Likewise in the second example, "These children began learning English at an older age than Us natives and had more mature brains with which to tackle the test," omitting "with which" could make "brains" the subject. This is much more subtle, since we're talking about using their brains to learn English. But "brains" are different from "the children" as a whole, which could then include their skills for listening, hearing and producing speech involving the ear and tongue. (Incidentally, "learning...at an older age than us natives" is incorrect; think, "...than we natives did.")

Although such subject/object misunderstandings are unlikely here, and most people would figure out what you mean, why not be clear and correct? What do you feel might be wrong with using "in which" etc.? Maybe it sounds pedantic to less-educated people, but surely not to your audience.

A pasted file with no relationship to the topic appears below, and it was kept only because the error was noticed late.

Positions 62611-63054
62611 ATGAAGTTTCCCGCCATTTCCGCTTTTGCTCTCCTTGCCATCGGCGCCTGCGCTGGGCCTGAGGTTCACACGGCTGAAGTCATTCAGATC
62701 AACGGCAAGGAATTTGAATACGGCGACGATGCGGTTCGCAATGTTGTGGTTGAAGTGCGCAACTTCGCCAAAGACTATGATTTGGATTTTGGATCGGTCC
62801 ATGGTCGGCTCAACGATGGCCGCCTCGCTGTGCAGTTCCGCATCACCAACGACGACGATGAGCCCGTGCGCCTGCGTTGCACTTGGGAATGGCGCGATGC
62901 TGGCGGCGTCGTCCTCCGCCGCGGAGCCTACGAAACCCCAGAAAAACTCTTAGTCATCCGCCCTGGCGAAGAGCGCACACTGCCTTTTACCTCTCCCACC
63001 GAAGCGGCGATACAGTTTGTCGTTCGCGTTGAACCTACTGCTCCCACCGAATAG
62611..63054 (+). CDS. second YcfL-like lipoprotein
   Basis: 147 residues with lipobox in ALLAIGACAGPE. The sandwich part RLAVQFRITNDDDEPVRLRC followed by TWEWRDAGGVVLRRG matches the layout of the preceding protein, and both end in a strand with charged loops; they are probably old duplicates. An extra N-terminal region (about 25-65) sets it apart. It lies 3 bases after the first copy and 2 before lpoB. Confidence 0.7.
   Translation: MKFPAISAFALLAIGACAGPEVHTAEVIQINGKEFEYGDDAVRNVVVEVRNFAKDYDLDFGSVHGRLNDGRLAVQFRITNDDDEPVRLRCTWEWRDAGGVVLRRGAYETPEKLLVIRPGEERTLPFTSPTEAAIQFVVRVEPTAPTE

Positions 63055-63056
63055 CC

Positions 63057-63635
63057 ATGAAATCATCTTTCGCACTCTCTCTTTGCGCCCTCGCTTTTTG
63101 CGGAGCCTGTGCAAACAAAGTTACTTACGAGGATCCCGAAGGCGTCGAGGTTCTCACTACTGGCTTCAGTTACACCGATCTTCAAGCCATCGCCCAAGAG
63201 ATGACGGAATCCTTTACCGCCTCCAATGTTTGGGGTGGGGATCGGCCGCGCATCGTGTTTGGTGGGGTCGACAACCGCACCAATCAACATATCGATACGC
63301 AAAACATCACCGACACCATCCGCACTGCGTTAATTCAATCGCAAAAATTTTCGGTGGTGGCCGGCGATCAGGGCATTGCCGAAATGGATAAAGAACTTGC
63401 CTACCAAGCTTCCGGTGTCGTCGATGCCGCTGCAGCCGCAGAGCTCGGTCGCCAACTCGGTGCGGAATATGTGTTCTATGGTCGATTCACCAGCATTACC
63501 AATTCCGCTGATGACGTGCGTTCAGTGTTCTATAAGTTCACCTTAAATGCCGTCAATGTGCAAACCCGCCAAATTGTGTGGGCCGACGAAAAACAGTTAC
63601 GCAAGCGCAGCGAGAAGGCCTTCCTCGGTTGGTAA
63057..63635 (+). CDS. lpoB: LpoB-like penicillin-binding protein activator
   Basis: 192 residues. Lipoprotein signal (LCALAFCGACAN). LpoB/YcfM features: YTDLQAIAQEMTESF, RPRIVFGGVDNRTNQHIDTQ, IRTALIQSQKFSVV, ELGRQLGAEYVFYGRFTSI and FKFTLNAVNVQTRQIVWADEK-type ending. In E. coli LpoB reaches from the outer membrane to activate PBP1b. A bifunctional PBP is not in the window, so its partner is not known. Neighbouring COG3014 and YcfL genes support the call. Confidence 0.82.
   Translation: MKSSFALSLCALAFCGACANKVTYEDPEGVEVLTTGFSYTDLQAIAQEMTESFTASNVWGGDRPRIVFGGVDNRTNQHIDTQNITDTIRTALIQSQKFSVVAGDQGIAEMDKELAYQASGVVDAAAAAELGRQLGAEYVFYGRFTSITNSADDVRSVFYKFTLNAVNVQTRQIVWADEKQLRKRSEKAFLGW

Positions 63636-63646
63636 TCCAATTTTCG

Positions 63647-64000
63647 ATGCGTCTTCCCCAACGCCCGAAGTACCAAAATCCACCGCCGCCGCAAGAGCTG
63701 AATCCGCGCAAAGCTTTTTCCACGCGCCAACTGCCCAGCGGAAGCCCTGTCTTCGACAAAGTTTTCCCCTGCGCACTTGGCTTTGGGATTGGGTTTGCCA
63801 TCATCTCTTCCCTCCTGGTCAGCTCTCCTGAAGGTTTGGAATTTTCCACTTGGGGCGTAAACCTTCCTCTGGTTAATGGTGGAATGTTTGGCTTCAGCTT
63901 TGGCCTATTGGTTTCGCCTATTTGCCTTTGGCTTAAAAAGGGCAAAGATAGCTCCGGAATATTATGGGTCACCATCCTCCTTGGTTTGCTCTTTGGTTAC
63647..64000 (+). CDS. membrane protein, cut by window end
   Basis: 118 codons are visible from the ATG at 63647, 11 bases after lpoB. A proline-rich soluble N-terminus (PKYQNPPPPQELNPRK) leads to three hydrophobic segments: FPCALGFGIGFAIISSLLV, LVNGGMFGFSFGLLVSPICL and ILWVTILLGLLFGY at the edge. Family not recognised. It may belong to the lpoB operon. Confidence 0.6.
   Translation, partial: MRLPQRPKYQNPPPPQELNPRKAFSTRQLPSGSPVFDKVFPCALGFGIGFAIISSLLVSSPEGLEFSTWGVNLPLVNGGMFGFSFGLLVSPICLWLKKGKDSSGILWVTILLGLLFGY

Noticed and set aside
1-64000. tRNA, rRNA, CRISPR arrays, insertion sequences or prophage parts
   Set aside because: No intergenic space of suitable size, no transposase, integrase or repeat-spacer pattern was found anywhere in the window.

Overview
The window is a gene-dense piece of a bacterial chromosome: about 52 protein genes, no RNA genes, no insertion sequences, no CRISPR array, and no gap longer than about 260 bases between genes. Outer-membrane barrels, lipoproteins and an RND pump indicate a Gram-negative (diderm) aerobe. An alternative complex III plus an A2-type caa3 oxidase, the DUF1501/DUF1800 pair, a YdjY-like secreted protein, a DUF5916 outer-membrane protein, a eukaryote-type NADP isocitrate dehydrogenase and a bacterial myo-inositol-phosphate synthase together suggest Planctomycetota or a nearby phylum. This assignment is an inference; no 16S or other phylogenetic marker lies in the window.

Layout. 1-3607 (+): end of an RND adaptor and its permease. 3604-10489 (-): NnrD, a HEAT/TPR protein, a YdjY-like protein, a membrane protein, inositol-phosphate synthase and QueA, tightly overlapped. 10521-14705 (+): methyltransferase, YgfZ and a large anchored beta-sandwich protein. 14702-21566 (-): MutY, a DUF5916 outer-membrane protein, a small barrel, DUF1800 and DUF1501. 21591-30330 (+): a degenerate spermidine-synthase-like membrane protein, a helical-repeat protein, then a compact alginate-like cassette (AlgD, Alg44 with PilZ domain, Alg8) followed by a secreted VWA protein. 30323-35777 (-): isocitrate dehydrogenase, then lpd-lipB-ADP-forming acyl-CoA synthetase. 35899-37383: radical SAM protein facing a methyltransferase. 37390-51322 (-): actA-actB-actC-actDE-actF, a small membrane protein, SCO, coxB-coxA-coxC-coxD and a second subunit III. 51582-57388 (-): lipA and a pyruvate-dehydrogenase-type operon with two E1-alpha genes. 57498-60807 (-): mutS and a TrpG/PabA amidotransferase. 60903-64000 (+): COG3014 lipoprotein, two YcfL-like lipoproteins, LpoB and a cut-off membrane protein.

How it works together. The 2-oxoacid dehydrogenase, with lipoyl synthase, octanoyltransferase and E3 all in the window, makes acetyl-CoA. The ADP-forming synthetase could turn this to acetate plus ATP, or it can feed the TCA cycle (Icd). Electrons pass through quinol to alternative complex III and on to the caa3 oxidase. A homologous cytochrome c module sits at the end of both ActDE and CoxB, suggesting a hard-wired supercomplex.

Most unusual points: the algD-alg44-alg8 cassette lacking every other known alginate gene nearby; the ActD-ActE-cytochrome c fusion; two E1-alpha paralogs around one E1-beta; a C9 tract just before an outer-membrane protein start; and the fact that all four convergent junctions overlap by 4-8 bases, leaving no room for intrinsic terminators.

• Hi thanks for the detailed answer. But one thing is still not clear for me and that's 'to + simple form of verb' after 'with which'. Was the original sentence this: These children began learning English at an older age than Us natives and had more mature brains WHICH to tackle the test WITH? I thought after "which' we either bring a verb or a subject and a verb but here we have an infinite phrase. What grammar rule should I search to clearly understand this sentence? – Antonio Conte Jul 29 '17 at 4:41